At high noon today, Republican Bob Vander Plaats will officially announce he is running for governor.
"In early January we announced the formation of an exploratory committee to test the waters for organization, financial support and we’re just thrilled to say that we’ve got a vibrant network throughout this state, we’re on our fundraising goals and the early polling shows us far out in front of the field," Vander Plaats says, "so we feel really good to be announcing on Labor Day in my hometown."
Vander Plaats is holding his formal campaign kick-off at the City Park in Sheldon, a northwest Iowa town of about 4800.
"I picked Sheldon because that’s where I was raised and that’s where the values were instilled in me and whether it was through home or through church or through school or through the community, it’s the values of: ‘We value life and we value a culture of life,’" Vander Plaats says. "…It’s where we learned about marriage: one man/one woman, traditional marriage."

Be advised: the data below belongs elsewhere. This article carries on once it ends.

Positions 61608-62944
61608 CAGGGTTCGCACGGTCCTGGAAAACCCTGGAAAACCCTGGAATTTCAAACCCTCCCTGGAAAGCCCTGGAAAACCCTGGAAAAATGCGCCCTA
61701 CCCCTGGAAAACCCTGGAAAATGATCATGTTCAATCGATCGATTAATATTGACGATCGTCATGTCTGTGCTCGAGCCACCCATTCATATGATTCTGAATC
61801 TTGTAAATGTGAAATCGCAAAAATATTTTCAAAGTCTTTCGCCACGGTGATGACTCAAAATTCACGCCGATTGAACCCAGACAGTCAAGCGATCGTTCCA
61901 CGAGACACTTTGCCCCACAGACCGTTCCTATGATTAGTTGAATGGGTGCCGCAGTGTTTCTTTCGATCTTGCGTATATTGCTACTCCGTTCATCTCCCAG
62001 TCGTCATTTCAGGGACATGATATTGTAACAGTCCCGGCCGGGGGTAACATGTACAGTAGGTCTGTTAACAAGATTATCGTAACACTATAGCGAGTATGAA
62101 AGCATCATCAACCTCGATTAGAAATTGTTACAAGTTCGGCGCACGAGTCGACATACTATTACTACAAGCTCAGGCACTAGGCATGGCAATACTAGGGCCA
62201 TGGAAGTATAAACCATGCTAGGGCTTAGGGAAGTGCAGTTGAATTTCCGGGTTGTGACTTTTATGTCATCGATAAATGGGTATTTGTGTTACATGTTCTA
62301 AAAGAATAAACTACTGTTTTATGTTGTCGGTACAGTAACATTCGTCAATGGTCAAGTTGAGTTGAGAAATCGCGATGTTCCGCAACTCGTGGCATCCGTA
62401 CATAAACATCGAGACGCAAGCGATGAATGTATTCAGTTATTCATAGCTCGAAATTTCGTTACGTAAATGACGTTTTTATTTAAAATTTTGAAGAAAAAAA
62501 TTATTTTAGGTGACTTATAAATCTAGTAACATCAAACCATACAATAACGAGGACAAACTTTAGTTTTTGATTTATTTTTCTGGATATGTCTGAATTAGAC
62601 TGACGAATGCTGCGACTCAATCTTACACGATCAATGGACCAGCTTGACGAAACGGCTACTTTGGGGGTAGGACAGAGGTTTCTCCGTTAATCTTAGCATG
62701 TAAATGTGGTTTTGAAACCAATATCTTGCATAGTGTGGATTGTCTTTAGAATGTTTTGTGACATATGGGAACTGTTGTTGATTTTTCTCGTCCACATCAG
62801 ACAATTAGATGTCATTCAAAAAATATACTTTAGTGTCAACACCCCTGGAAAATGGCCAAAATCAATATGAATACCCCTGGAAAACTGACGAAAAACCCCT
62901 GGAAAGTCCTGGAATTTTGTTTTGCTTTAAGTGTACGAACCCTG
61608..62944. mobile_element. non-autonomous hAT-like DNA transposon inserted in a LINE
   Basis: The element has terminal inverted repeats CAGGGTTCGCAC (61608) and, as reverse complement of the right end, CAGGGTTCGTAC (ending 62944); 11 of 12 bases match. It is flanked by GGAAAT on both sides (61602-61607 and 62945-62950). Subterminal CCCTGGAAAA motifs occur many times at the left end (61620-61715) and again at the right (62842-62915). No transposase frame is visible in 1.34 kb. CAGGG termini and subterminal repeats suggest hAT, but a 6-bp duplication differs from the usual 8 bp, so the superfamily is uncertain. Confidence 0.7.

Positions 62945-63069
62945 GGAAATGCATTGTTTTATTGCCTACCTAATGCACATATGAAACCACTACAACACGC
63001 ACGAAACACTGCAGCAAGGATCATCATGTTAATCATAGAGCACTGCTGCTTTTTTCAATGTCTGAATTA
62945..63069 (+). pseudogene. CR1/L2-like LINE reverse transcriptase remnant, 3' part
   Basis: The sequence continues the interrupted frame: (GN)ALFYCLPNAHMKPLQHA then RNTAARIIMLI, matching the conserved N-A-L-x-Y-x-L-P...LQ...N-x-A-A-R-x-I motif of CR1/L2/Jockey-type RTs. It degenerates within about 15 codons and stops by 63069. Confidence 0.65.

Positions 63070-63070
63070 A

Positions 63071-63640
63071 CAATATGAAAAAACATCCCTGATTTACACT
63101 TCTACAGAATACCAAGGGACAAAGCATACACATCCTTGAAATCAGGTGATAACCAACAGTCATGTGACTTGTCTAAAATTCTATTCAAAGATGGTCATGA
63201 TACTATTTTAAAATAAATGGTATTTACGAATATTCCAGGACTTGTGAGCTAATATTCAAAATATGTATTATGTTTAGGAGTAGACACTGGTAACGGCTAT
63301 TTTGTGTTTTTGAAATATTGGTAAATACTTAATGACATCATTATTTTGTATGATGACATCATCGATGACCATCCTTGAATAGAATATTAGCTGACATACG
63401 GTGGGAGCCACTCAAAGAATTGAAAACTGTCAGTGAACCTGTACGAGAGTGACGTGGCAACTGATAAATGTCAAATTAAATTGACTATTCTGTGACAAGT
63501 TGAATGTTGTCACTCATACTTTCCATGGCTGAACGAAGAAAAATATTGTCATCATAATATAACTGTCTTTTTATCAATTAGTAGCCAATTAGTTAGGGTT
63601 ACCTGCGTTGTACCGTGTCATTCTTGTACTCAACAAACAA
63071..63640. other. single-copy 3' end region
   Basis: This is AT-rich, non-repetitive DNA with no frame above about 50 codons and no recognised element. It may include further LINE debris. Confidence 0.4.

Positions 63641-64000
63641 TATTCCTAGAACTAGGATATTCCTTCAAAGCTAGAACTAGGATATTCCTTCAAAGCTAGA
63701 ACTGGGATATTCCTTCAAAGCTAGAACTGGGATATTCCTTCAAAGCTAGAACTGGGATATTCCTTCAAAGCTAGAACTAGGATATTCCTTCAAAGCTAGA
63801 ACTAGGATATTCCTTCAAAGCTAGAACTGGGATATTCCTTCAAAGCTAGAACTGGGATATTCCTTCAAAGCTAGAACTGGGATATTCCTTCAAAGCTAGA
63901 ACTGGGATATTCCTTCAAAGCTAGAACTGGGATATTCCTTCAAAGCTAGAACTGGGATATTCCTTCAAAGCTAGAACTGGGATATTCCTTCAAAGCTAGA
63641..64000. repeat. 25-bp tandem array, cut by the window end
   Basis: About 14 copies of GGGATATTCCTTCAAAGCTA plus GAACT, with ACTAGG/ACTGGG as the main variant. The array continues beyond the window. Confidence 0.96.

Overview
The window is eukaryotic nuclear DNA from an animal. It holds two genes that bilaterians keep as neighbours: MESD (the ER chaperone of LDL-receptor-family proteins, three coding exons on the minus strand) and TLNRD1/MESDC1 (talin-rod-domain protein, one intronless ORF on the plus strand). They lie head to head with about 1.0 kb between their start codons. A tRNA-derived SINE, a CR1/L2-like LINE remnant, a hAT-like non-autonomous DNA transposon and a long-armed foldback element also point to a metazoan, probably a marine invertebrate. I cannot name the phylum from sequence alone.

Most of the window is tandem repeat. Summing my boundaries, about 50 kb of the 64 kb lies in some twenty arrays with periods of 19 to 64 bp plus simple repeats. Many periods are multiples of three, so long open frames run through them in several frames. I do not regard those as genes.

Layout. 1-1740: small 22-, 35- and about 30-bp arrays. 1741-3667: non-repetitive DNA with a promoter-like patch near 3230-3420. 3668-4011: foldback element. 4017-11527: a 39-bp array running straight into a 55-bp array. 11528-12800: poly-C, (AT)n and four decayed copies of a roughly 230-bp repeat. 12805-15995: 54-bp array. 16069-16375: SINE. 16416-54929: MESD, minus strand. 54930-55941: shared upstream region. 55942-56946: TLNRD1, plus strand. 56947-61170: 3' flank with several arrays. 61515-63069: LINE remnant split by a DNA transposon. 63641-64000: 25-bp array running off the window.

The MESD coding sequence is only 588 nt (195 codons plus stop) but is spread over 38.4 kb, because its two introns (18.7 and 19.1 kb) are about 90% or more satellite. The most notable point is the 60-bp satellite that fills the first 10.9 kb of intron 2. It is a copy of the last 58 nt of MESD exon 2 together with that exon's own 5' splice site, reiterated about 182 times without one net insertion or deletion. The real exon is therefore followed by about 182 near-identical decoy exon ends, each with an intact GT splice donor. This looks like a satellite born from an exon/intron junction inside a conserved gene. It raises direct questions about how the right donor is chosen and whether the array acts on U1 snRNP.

Vander Plaats has run for governor twice before, first in 2002 then in 2006 when he wound up as the Republican Party’s lieutenant governor nominee. The past eight years have been a "journey," according to Vander Plaats.
"But what I sense today is that the people of Iowa are really embracing the message more than ever that we need a real life leader from real life experience and real life results to serve," Vander Plaats says. "They don’t want politics as usual anymore."
Vander Plaats has never before held elective office, but he argues that’s a plus in the current environment. "People are discouraged with kind of the entitlement, the establishment and just politics as usual," Vander Plaats says. "They want fresh blood."
That is a barb aimed at former Governor Terry Branstad and party insiders who are pushing Branstad to run for a fifth term. Vander Plaats says the public is fed up with career politicians.
"I think when you take a look at the ‘Tea Party’ movement, if you take a look at the town hall meetings and the people who are showing up and voicing their opinion, those just aren’t rank-and-file Republicans — those are Independents; those are Democrats; some of them have never been involved in the process before," Vander Plaats says. "Basically, they’re saying: ‘I’ve had enough!’"
Vander Plaats will visit a farm near Kalona later this afternoon and he has scheduled a news conference at the statehouse tomorrow Tuesday as part of his campaign kick-off. Vander Plaats worked as a teacher, coach and later a principal in four different school districts before becoming manager of a non-profit heath care agency in Sioux City in 1996. He’s currently a business consultant.